When I designed the problem solving mats and rubrics, I wanted to emphasize the importance of the problem solving process. Therefore, I wanted students to be rewarded for showing their work and thinking. As a result, students can actually earn more points for an incorrect answer where they have shown their reasoning, then if they simply record the correct answer. With that said, there is a lot of value in accuracy, as well! That is why there is such a large numerical gap (4 – 10) between the two highest scores. I want students to participate in and value the problem solving process, but I also want them to recognize that accuracy is essential.
Putting an emphasis (and a score!) on the problem solving process is a new way of thinking for many students. I've found though, that once students understand and use the problem solving maps & rubrics that it dramatically improves the quality of their work and thinking.
In my experience, when my students take ownership of the rubric, they are more likely to understand and invest themselves in the process. Therefore, I enlist them to help me build the criteria. I provide the descriptors and we discuss each one. In the discussion we address the value of the problem solving process, the importance of accuracy, and our ultimate goal of accomplishing both! As a class, students then decide what point value each level of performance is worth. We record their decisions on paper and use this an anchor chart. It keeps the criteria clear and available and students can refer to it easily throughout the year.
At various times, we revisit the rubric and discuss. As a class, students may change the point values or even modify or add to the descriptors. It is great to hear them reflect on the problem solving process, what worked well, what they value, and how they want their accomplishments recorded.
OK PAUSE! If you've read this far, you are a total rock star and deserve a FREEBIE! hug, hug, kiss, kiss! Here's a link to download my "Guidelines for Team Work" for free.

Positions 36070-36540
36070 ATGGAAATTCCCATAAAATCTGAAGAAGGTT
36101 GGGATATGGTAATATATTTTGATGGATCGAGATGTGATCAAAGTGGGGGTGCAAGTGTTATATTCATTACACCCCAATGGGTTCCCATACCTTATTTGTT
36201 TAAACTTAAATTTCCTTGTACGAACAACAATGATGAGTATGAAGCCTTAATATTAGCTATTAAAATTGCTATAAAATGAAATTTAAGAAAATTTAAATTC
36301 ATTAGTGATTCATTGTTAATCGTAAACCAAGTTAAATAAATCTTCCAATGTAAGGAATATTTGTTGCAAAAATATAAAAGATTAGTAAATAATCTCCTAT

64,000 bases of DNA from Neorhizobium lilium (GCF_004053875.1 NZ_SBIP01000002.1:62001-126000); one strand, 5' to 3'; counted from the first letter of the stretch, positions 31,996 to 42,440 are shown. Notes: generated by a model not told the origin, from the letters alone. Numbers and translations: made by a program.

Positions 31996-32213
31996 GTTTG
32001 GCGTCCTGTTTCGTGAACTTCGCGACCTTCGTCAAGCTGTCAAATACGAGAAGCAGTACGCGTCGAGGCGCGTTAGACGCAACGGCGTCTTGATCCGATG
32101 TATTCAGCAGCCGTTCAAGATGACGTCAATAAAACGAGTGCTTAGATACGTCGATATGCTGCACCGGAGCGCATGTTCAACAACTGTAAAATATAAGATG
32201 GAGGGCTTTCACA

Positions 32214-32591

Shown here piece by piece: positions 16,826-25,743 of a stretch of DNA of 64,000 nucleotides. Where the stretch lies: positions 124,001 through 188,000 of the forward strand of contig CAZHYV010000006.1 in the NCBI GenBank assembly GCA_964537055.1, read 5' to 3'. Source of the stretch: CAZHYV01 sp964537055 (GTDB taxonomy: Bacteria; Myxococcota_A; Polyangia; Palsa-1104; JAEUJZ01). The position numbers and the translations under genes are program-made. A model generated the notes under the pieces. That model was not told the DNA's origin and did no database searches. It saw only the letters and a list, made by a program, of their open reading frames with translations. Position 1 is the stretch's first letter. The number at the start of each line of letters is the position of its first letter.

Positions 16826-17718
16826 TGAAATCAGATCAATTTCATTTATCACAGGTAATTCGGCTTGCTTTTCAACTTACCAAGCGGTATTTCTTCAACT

Before I sign off on this incredibly long post, I want to share one more of my favorite aspects about Math Quest - FATE CARDS!
Students love fate cards because they add excitement and introduce the unexpected! At the beginning of each class, teams randomly select a "fate card." Each card provides a different scenario or task, which can cause teams to gain or lose points, gold, and/or their position on the board. Most importantly, they are hysterical! While some cards require academic thinking, (such as calculate the average height of your team or state one of Newton's 3 laws of physics), some cards are just silly and fun. For example, students can earn points for wearing a real shower cap, singing a song, or remaining silent for the entire math class.
Fate Cards take about 2-3 minutes of class time to complete, but are often the highlight of my students' day! They can not wait to get to math class so they can pull cards and earn points. I've even had students create their own fate cards - in their free time!! - to add to the pile. I LOVE my students!!!
So, what do you think? What questions do you have? Leave me a comment and let me know! I'd love to hear from you.